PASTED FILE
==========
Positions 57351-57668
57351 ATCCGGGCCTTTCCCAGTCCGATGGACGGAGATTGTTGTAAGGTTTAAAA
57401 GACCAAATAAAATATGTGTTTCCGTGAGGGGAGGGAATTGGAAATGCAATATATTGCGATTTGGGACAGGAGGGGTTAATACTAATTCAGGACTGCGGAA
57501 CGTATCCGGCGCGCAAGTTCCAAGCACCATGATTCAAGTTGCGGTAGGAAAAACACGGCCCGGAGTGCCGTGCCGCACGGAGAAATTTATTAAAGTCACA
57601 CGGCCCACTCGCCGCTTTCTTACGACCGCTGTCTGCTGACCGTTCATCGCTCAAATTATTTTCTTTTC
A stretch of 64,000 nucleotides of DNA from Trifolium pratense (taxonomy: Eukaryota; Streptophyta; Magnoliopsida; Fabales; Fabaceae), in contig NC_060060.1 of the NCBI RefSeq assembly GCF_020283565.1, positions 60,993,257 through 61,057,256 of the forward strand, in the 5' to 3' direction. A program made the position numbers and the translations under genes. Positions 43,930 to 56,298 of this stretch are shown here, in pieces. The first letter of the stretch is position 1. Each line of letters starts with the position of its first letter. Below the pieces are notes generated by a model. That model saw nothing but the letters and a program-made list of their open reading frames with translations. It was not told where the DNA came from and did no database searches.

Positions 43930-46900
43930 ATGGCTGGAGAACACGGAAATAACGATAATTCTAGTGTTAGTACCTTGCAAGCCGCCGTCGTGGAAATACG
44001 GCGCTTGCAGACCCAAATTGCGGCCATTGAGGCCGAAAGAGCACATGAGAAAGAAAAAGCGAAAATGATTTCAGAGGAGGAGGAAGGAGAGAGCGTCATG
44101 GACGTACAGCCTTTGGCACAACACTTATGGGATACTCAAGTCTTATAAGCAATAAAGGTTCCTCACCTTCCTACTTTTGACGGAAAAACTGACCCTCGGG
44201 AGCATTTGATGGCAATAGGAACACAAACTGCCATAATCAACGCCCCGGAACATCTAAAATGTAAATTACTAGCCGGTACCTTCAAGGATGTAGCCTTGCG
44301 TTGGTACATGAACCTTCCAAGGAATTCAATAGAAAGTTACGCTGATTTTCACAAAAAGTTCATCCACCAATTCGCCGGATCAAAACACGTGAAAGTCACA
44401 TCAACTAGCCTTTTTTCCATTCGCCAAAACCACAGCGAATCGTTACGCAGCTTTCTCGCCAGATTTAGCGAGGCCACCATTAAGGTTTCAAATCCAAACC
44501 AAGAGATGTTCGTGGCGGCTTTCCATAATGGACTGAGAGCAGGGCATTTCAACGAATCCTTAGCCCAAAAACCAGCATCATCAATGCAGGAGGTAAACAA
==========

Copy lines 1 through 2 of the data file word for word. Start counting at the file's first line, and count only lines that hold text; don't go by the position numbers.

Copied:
Positions 57351-57668
57351 ATCCGGGCCTTTCCCAGTCCGATGGACGGAGATTGTTGTAAGGTTTAAAA